IRS Tax Refunds and Offsets: Has your Tax Refund been Seized?

1 September 2015
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Certain financial debts from your past may affect your current federal tax refund. The law allows the use of part or all of your federal tax refund to pay other federal or state debts that you owe.

Here are six facts you should know about tax refund ‘offsets.’

1. A tax refund offset generally means the U.S. Treasury has reduced your federal tax refund to pay for certain unpaid debts.

2. The Bureau of Fiscal Service (BFS), a new Bureau of the Treasury Department formed from the consolidation of the Financial Management Service and the Bureau of the Public Debt. This is the agency that issues tax refunds and conducts the Treasury Offset Program.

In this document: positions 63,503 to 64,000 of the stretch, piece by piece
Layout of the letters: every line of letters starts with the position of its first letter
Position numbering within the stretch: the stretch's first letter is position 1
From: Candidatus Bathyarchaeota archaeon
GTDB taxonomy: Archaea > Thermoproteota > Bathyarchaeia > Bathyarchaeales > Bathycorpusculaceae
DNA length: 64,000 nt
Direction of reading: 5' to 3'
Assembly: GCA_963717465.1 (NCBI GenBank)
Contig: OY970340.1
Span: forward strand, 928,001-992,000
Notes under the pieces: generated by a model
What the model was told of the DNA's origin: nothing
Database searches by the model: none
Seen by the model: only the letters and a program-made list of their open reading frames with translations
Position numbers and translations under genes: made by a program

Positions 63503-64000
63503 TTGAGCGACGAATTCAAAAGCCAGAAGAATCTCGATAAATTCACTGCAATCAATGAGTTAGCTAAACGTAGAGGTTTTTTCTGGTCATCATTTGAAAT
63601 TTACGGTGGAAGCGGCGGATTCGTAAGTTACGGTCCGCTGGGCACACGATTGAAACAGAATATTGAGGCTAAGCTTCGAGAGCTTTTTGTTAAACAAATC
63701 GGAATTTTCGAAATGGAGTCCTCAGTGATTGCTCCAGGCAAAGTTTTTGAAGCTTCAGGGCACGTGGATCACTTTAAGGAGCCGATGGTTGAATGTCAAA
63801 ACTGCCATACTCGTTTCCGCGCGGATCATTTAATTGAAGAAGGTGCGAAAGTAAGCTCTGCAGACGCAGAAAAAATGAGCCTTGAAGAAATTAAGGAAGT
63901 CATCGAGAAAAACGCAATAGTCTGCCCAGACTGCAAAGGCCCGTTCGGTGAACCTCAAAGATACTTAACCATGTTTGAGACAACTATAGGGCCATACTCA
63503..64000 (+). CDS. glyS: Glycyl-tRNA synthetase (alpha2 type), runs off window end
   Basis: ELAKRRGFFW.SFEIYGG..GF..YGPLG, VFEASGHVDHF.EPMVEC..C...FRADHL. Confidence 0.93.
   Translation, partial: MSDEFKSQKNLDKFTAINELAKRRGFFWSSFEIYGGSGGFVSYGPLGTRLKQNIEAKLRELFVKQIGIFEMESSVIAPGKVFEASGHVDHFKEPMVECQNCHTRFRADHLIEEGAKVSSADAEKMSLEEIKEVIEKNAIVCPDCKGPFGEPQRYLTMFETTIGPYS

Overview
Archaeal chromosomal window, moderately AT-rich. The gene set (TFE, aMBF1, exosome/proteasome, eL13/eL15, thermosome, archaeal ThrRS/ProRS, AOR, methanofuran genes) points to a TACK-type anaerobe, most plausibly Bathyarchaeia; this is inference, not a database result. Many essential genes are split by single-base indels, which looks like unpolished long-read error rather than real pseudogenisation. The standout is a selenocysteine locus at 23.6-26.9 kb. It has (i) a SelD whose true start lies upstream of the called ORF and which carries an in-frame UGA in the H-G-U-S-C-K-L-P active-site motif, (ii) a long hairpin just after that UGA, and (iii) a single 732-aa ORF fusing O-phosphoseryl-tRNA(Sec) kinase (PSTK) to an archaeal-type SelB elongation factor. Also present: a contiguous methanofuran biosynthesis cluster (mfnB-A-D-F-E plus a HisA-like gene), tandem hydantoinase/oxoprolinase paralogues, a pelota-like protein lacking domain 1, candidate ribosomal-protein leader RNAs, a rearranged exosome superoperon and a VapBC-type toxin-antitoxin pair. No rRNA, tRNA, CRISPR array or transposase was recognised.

3. If you have unpaid debts, such as overdue child support, state income tax or student loans, BFS may apply part or all of your tax refund to pay that debt.

4. You will receive a notice from BFS if an offset occurs. The notice will include the original tax refund amount and your offset amount. It will also include the agency receiving the offset payment and that agency’s contact information.

5. If you believe you do not owe the debt or you want to dispute the amount taken from your refund, you should contact the agency that received the offset amount, not the IRS or BFS.

6. If you filed a joint tax return, you may be entitled to part or all of the refund offset. This rule applies if your spouse is solely responsible for the debt.

If you would like to know more about IRS Tax Refunds and Offsets, contact a tax attorney with the Perliski Law Group for a free initial consultation at (214) 446-3934.